With uber, the terrible drivers get booted. You leave them bad reviews and uber will actually call you to ask about your trip. Enough of those and those drivers are gone. Compare this with taxi drivers where you have to go out of the way to make a complaint with little likelihood that the taxi company will do anything about it. And in my experience, the Uber driver's are much more courteous and are smoother drivers. They don't drive like asshat taxis both because they want to keep their good ratings, and because they are driving their personal vehicles which they do not want to damage (while every taxi is a little scraped up and nobody cares).

I think the rideshare companies have some serious liability insurance issues to work through and I wouldn't be opposed to some sort of enhanced driver's license requirement (but I want that to be an on-the-road test of driving safety, rather than a 100% geography test). But I don't think banning them is the right answer. In just a short amount of time, Uber has managed to roll out a wide-ranging service in Chicago that is leaps and bounds above what the taxi industry has been able to do with technology. I can actually rely on Uber, unlike the taxi companies where 25% of the time they won't actually show up if you have arranged an early morning ride ot the airport...and that reliability is worth major points (and that extends to the yellow cab drivers who use uber to find passengers--they are also a step above the random cabs you find on the street or having to deal with the taxi dispatch companies).

Comment: Re: Ridiculous. (Score 3, Informative) 463

Unfortunately I think you will find that we don't imprison *anyone* who is involved in a fatal crash with a cyclist. Even when road rage or illegal device usage are a factor.

I am sure you can find a couple of examples, so maybe saying it never happens is overreaching, but you will find a distinct lack of prosecution in car-cyclist deaths compared to car-pedestrian deaths that are otherwise identical.

Comment: Re:two classes of games (Score 1) 382

by ottothecow (#47778859) Attached to: Ask Slashdot: What Are the Best Games To Have In Your Collection?
You should try Lords of Waterdeep.

Don't let the D&D tie-in scare you off (it literally has zero bearing on the game besides giving a general "theme" and providing names and artwork to put on the cards/board).

Best with 3 or 4 players (a little off with 5 but workable). Super easy to learn and teach, especially if 1 player already knows the "detailed" rules...everything is laid out on the board so other than basic gameplay, there is nothing to remember (e.g. If you place your piece on this space, you will get 2 orange blocks, as shown by the picture of two orange blocks). I think there is an iphone version, so someone can get acquainted with the rules prior to introducing the game to the group.

Comment: Valve Combo (Score 1) 382

by ottothecow (#47778753) Attached to: Ask Slashdot: What Are the Best Games To Have In Your Collection?
For PC games, looking at modern games you might actually play: Depends who you play with, but if you want to be able to have games that you can play with friends (online or LAN) that are pretty standardly owned across large groups of people...hard to go wrong with the basic Valve Stack.

Helps that there are crazy steam sales all of the time, and many of these games can be had for 99 cents.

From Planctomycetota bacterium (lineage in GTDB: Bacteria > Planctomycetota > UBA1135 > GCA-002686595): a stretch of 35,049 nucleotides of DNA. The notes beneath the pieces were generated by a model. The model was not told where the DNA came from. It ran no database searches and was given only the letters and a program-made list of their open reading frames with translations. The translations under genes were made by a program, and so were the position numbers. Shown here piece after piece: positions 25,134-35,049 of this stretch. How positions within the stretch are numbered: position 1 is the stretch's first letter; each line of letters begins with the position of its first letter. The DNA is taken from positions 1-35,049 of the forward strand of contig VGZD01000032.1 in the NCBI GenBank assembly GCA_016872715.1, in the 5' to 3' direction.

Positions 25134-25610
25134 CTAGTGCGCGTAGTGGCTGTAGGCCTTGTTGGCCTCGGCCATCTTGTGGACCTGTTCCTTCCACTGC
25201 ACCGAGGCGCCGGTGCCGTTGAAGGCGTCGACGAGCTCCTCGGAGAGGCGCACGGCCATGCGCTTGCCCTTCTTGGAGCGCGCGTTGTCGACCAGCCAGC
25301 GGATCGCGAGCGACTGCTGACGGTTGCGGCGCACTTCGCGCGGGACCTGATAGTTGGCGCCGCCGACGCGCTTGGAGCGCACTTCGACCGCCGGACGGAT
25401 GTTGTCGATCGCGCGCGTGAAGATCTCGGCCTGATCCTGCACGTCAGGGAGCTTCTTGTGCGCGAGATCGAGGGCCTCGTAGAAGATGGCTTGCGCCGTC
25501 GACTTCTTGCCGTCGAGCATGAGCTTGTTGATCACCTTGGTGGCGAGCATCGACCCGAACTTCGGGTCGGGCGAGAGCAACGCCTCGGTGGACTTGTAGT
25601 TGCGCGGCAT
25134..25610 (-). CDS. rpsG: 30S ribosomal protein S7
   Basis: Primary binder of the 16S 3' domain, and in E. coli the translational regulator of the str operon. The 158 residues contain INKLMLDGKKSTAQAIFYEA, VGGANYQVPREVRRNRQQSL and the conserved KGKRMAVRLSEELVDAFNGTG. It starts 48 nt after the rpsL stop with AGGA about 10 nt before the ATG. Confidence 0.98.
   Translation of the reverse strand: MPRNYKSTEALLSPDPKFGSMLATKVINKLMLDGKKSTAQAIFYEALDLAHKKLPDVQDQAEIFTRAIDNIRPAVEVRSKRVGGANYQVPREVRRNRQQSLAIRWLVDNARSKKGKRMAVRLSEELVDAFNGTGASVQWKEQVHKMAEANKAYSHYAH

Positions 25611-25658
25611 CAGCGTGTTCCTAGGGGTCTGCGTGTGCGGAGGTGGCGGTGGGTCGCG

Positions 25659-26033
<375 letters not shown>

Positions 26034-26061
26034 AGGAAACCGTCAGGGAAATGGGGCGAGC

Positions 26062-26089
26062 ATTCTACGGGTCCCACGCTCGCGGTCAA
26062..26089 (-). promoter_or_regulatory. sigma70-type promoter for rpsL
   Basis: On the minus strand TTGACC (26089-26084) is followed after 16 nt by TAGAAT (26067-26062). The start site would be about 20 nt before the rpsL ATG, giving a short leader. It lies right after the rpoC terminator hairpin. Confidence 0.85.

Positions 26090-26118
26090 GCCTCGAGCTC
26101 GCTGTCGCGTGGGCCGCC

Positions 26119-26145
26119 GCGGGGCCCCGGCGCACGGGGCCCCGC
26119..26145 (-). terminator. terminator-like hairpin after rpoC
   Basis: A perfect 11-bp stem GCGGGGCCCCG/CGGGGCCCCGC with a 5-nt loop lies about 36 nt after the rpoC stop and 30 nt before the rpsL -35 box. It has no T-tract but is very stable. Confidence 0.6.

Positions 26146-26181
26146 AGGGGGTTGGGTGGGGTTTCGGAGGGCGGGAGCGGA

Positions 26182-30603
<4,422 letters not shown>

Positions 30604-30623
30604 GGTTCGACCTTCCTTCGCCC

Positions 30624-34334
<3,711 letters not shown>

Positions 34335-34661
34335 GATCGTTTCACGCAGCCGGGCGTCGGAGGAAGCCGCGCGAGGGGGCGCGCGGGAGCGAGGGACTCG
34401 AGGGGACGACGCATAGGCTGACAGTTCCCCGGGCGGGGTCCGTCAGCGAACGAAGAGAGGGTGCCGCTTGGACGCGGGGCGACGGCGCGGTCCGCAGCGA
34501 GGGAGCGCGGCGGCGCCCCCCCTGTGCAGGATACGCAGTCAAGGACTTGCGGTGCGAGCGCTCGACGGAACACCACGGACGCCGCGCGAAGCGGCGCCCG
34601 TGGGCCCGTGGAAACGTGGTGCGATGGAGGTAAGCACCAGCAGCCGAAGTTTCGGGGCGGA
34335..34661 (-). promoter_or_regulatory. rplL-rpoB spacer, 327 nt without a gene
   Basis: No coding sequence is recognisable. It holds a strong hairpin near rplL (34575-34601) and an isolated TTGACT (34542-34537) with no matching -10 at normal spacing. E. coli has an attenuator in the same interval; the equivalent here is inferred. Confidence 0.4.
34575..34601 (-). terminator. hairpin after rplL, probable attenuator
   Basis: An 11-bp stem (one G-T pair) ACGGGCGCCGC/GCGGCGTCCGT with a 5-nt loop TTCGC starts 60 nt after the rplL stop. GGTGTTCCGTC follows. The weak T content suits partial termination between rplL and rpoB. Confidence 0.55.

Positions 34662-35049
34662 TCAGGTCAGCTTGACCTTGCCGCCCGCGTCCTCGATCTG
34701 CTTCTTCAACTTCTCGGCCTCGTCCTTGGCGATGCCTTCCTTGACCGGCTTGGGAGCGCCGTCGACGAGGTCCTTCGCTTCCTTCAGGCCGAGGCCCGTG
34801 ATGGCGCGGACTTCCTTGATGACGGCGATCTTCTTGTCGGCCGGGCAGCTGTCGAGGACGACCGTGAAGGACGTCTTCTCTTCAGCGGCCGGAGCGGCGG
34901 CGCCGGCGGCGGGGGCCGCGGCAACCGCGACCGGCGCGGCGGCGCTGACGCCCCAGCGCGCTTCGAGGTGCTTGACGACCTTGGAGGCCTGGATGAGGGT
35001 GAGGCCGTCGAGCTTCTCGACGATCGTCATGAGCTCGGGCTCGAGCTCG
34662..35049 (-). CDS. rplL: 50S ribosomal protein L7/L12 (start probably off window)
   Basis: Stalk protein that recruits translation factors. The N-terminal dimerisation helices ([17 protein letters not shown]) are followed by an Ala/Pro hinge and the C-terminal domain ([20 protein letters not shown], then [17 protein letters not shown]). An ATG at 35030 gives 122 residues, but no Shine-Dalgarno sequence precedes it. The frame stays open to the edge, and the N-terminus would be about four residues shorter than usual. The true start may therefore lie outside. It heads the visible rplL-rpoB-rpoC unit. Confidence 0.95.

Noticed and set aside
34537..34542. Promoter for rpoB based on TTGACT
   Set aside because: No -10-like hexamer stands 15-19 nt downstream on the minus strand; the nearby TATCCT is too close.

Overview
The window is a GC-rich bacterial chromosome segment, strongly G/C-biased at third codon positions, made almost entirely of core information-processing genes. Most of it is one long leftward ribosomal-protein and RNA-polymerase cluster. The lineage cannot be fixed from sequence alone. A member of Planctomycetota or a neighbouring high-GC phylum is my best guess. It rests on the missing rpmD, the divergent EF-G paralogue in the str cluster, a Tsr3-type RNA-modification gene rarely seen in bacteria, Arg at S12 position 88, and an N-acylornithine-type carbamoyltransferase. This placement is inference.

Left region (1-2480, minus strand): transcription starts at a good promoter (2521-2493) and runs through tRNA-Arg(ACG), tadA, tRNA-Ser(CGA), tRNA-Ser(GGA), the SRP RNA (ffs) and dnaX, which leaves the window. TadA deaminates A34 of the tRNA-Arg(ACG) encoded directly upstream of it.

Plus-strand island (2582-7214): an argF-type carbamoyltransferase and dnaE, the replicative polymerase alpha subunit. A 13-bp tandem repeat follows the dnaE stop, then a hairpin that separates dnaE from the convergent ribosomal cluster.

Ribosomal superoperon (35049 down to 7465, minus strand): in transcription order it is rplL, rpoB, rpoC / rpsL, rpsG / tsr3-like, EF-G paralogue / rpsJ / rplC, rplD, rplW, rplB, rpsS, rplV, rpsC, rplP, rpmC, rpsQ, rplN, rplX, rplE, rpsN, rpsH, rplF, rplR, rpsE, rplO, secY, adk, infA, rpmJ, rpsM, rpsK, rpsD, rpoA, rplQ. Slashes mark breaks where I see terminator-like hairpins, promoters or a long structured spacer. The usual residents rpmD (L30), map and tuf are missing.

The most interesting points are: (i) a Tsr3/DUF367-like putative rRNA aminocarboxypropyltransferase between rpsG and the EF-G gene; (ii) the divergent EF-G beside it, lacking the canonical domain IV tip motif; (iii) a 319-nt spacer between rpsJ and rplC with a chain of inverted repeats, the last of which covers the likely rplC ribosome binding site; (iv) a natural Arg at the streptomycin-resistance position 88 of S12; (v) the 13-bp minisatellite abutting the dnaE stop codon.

• Counterstrike--might as well have 1.6, CS:s, and CS:GO...I held off from CS:GO, but it is really quite delightful to play with a group of friends who aren't hardcore CS players. The institutionalized version of Gun Game, and the smaller arena maps are great in a small LAN party situation.
  • Team Fortress 2. TF2 is great, and it is free. Harder to play with just a small group, but you can all join a big server together and have fun.
  • Left 4 Dead 2. Great coop play with 4 people and devastating versus play with 8. Excellent LAN game, but no problems playing online either.
  • DOTA 2. Not my favorite game, but it is free and widely played. AI is very good, so you can play decent LAN games with any number of players (either coop vs AI or split into teams with AI filling in the gaps) without feeling like you are carting around an idiot (which is how playing 3-player L4D2 often feels).

I am sure there are more games you could add to the list, but if you have those 4, odds are you can find a game in common with pretty much every PC gamer out there.

Comment: Re:various card games (Score 1) 382

by ottothecow (#47778573) Attached to: Ask Slashdot: What Are the Best Games To Have In Your Collection?
I find that *not* having the Special Building Phase would slow the game down even more.

In fact, I wouldn't be surprised if 5 player games go faster than 4 player because of this.

The extra builds let you get things done faster and keeps the game engaging for all players. I find that one of the big problems with advanced board games is the detatchment players feel between turns in games with more than 4 players. Some games solve this with simultaneous action (such as Game of Thrones where everybody places orders at the same time). Catan solves it by letting players interrupt and build. Building 2 turns after your turn gets you 4 more chances to gain resources from what you built (and prevents you from losing resources on a 7) which can only speed the game up.

What slows the game down, especially with more players, are players who are annoying about trades. Lots of time can be spent going down the rabbit hole of players not being quick and direct about trades.

You know that feeling when you're leaning back on a stool and it starts to tip over? Well, that's how I feel all the time. -- Steven Wright